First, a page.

How do I get a TEDx Talk?
It's a question I get A. LOT.
And I get it. For a lot of folks, giving a "TED talk" is on their bucket list (or their marketing plan. Sigh.), and as someone who got five speakers' TEDx videos promoted to TED.com, I'm a good bet for having the answer. Except I don't. I only have the questions you need to answer first.
Here's why: the idea of giving a TEDx is far different from the reality. And worse? You don't even get to determine that reality. The TEDx organizers do... and every single TEDx organizer does it differently. That said, there are some consistencies about what organizers look for, in both speakers and ideas. If you understand those realities, then, you can determine your true willingness, and readiness, to do one.
In other words, the first question you need to answer is: "Should I do a TEDx talk?" And in a burst of complete nerdiness, I created a flow chart to help you decide (click on the image below to download!).
All those little red letters on that PDF correspond to more detailed answers and exercises I'll cover in an upcoming webinar, which you can sign up to be notified about below.
Interested in what exactly we'll cover? There's a quick (as I can make it) tour of how to find your answer to that new question, "Should I do a TEDx?" below the sign-up bar.
Everything you ever wanted to know about getting a TEDx talk
TEDx talks are the new gold standard for speaking… or are they? Should you do one? Why?
How do you get one? Is it worth it? What IS a TEDx, anyway?
These are just a few of the questions I'm working on for a brand new webinar I'm putting together.
Interested? Get on the list!
Should I do a TEDx?"
1. Why do you want to do it? If it's because you think it's your golden ticket to fame and fortune. It's not. You're more likely to be injured by a toilet than to get your TEDx video onto TED.com. Not to mention organizers can sniff out someone who's doing it "for business reasons" a mile away. Do it because you can't imagine not doing it, because you must get that idea out there, even if it's only to the (likely very small) audience that sees you give it live. This, I suspect, is the primary reason TED and TEDx don't pay their speakers: it's to make sure the talks are in service of ideas, not the people delivering them.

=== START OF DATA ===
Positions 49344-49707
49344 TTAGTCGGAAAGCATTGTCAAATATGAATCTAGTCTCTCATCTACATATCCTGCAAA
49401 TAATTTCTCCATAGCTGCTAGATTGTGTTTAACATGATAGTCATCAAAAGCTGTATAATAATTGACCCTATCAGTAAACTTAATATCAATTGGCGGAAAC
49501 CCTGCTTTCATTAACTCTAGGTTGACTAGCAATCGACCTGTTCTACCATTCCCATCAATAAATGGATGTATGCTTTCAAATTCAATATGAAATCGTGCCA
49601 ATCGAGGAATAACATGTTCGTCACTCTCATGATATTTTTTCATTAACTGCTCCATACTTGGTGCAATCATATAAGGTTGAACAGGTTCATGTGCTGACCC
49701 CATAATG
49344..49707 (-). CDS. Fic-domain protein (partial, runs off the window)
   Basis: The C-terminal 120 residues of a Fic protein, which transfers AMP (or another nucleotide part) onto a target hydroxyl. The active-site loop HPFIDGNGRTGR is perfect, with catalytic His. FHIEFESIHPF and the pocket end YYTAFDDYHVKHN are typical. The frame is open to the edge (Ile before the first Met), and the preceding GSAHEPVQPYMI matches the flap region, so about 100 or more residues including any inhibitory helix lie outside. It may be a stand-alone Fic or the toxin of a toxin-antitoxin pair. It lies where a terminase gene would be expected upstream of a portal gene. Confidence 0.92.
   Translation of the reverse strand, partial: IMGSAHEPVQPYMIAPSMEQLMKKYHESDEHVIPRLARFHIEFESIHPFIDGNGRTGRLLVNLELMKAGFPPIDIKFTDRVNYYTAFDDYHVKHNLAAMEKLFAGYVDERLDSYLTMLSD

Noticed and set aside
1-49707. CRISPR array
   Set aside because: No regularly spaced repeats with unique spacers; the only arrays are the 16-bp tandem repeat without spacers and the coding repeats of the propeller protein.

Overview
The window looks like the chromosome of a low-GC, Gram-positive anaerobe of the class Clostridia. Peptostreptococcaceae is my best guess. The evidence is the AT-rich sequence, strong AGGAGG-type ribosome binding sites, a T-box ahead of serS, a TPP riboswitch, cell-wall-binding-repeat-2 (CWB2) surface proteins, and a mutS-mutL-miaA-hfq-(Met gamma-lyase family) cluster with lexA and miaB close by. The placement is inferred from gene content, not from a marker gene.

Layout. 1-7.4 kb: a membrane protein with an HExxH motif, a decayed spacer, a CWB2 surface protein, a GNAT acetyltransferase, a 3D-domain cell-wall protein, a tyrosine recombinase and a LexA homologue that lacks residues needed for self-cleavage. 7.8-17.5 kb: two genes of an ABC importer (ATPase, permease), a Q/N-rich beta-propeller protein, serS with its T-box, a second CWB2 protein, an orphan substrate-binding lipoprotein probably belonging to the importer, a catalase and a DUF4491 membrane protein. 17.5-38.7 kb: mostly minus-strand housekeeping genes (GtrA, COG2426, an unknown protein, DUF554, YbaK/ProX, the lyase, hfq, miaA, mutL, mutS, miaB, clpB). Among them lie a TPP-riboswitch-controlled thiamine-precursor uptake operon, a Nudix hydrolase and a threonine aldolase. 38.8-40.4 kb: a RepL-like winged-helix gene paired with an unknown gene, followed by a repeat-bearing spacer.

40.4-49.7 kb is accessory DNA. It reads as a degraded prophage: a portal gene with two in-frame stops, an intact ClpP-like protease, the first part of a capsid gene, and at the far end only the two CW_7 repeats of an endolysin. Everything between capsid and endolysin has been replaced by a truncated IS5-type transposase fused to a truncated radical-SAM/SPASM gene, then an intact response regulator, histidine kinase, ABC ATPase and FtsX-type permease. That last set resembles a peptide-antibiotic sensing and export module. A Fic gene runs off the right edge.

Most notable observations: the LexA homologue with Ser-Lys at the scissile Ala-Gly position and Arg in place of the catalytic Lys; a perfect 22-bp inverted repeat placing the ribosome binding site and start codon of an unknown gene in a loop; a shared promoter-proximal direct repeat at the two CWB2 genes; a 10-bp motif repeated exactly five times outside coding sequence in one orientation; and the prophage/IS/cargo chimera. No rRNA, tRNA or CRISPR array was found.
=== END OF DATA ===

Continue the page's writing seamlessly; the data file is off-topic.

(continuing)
2. Assuming you have one of the three "good" reasons to do it, you next need to answer, Is it a big idea? A "big" idea is one that can have big impact on life, universe, and everything, even if the shift in thinking or behavior that will create it is small. If your idea doesn't meet that basic standard, don't do it. That one's pretty simple. If you don't know yet, keep working on it (the next few questions can help). But if you're pretty sure it is a big idea, then two things about it must be true:
- Your idea must be bigger than the context that created it. It can't just be your or your clients' stories.
- You must be able to defend it with credible proof.
- The only exception is if you're legit famous (most of us aren't), and even then your idea has to stand on stage with people whose ideas satisfy the other two.
3. To get a TEDx, you have to be able to state that big idea clearly, cleanly, and quickly. That's why the next question is Does it fit in 140?, where 140 is the number of characters. This is a very good pressure test of your idea, by the way, because getting a coherent explanation of your idea into a space that small requires that you understand your idea well enough to make it that small. Also, some version of this question is on just about every TEDx application I've seen. The trick is that you have to create that sentence ...using words people understand. This is not your title or tagline, so you can't use any proprietary terms or words that need more explanation. If you can't say "yes" to both questions of these, you need to keep working until you do. Test it with people who don't know you or your idea already.
4. To up the difficulty level, your "140" also has to satisfy the next two questions: Does it give the people what they want? and Does it do it an unexpected way? By "want" I mean, does your idea meet an unmet need, solve a problem, or achieve a goal that the audience is likely to already care about. By "unexpected way" I mean, the method or approach contained in your idea (which needs to be in the sentence!) must be new, contrarian, or unfamiliar. For example, if I were to put Amy Cuddy's "power pose" idea into this format, I would say, "This talk is about how body language may be a way to overcome imposter syndrome." (81 characters). "Overcome imposter syndrome" satisfies what people want, "body language" is the means they don't expect.